After three weeks of business in India, I joined my wife, our son and a small group of his friends for a vacation in Eastern Europe. We visited Krakow, Prague, Vienna and Budapest. While my son and his friends continue on their vacation for other cities in Europe, I had to take leave of them and fly back home. So, today I left very early in the morning to catch my flight out of Budapest to Boston, via Frankfurt.
Today happens to be Father’s Day as well. As I was leaving I told my son, “Thank you for a great vacation with you and with all your friends. Enjoy the rest of the trip”. My son was very kind to say, “Dad, it is all thanks to parents like you and mom, who made it all possible for us”. I was genuinely touched by the warmth and gratitude. But, I wished to acknowledge his efforts and the effort of the younger generation as well. This group of friends is enjoying their vacation, after their graduation and before they embark on their professional careers. So, I hastened to add, “It is also the fruit of all your hard work and perseverance thus far. While parents can be the enablers, the hard work and effort you all have put in thus far has its own rewards as well”.
I write the above to share a few broader points. There is a tendency to extoll the virtues and hardships of the generations past and down play the same in the current generation. “Those glory days of the past ….” is the phrase often noted in the history books. Somehow I do not feel comfortable with that. In every generation there are those who strive hard and make a difference. Their effort and results grow like the branches of the banyan tree, providing the shade and shelter for many to prosper. Clearly the evidences of such growth and accomplishments and their benefits are more readily seen in an old and well grown tree than in the young saplings, which will eventually grow and provide such benefits in the future. It is easier to see the successes and ignore the failures, when we look in the rear view mirror. For every well grown tree that is beneficial to many today, there are many others that did not grow as well. The same goes for the saplings or the future generation. The evidence and the certainty from the past should not be adored due to the fear, the unknowns and hence the uncertainties of the future.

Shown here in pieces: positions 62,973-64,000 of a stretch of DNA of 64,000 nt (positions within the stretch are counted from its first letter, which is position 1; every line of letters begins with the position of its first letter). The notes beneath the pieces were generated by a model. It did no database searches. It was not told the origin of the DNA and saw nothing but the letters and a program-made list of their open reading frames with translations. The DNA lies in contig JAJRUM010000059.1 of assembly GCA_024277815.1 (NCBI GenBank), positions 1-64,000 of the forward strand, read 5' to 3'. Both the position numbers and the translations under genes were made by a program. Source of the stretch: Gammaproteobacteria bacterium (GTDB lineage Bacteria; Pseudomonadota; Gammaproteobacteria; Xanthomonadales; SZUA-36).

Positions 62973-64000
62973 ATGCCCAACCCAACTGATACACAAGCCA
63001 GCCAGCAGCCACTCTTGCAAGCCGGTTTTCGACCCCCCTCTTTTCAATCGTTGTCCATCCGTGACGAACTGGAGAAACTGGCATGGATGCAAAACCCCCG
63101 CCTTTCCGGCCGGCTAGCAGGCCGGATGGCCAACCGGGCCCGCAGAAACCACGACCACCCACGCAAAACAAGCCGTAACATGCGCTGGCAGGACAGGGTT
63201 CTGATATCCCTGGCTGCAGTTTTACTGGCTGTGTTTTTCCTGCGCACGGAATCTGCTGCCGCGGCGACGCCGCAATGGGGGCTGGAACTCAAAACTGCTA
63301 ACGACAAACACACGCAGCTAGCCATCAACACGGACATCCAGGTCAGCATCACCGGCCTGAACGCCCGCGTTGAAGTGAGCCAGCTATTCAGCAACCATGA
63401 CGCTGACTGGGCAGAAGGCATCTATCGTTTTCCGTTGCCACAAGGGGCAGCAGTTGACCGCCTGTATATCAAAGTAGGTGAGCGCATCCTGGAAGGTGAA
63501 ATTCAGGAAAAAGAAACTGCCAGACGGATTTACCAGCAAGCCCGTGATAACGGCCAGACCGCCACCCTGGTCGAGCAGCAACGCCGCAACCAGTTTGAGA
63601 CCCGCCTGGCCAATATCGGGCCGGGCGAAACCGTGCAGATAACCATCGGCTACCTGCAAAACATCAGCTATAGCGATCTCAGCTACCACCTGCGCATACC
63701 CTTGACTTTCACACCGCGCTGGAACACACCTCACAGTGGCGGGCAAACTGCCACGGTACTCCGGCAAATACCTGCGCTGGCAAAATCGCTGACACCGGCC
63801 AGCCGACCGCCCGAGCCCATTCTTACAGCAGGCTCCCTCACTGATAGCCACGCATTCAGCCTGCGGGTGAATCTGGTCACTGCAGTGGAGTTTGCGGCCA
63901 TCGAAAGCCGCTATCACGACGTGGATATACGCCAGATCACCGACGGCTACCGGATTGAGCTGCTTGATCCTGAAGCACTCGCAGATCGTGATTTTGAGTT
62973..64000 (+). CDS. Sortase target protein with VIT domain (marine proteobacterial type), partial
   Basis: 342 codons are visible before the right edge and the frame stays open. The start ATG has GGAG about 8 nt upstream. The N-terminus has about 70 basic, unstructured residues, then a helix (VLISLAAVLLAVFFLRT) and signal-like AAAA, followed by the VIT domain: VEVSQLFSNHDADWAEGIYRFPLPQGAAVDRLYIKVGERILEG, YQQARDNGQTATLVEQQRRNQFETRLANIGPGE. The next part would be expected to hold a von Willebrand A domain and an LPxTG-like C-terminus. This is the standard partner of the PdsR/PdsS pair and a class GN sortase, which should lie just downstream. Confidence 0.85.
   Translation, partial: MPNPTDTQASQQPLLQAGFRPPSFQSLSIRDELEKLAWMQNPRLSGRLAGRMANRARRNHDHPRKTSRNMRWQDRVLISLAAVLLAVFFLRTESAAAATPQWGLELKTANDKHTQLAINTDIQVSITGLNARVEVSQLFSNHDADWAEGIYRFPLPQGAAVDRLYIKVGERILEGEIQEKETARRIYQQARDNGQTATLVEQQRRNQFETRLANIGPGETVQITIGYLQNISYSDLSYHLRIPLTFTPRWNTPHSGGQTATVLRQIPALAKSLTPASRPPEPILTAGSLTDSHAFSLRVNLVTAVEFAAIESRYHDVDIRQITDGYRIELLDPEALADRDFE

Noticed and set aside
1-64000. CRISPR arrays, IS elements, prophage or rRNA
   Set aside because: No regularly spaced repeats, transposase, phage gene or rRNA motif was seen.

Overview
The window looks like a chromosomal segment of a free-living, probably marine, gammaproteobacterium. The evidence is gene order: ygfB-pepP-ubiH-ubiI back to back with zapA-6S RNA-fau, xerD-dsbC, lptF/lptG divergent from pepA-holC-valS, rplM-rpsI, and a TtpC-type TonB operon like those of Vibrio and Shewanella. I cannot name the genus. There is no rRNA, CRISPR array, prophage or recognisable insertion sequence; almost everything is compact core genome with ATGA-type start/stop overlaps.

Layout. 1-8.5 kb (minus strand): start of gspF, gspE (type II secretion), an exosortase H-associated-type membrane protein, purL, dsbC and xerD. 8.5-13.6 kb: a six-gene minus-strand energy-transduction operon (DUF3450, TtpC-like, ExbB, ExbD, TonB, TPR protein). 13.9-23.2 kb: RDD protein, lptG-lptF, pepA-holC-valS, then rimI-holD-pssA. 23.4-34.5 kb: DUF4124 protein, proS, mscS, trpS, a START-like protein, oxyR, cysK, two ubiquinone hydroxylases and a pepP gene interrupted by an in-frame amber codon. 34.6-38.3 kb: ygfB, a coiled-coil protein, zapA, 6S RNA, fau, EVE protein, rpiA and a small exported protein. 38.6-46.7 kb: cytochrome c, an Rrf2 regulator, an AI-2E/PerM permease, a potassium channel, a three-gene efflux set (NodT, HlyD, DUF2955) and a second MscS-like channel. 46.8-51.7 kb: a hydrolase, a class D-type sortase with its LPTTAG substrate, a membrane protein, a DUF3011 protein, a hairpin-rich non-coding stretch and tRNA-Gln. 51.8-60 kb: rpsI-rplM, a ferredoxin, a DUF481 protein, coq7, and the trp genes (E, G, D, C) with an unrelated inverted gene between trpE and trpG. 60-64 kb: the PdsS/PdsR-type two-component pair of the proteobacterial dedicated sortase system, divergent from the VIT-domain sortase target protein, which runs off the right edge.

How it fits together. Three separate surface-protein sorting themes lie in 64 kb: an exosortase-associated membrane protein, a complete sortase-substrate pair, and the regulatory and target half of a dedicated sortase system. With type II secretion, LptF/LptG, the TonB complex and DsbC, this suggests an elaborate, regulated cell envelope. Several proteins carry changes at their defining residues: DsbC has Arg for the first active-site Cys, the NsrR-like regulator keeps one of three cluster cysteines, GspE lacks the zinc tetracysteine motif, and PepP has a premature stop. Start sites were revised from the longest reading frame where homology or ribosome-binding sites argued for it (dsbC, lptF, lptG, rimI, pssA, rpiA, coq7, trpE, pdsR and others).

As I grow older my respect for my parents grows as well. My father was a strict disciplinarian. That rubbed off on me to some extent. While my father was strict with his children and other members of the family in many aspects, my strictness applies largely to adherence to the fundamental principles of honesty, respect, truthfulness. I am a strict analyst to understand “why things are the way they are?” more so than merely accepting arbitrary explanations that fit the data on hand. My grandfather always down played any accomplishments, while creating the expectations for even higher accomplishments in the future. This aspirational outlook on life drives me to do something more and better today and tomorrow, than what I have been able to do, till yesterday. I hope these traits will be carried through to the future generations.
There is also a reverse expectation from the previous generations. While children are forgiven for their misdeeds, the parents are expected to be perfect and flawless! We need to recognize that parents and other elders are also individuals and human beings like anyone else. Hence they have their own flaws and limitations. If I do not admit this, my thoughts are drawn into a few negative experiences of life with my elders, which drown out all their positives. When I accept their fallibility, I am also able to appreciate their strengths. When I can see the totality in my parents, I am also able to see the totality of who I am and who the next generation can be? Instead of a false sense of adoration and an unrealistic expectation from our parents and an unreasonable hope and expectation from the future generations, it is better to look at each generation having certain responsibilities, certain accomplishments as well as certain limitations. After all, that is the truth in perpetuity that we see across generations.
Happy Father’s Day — 2013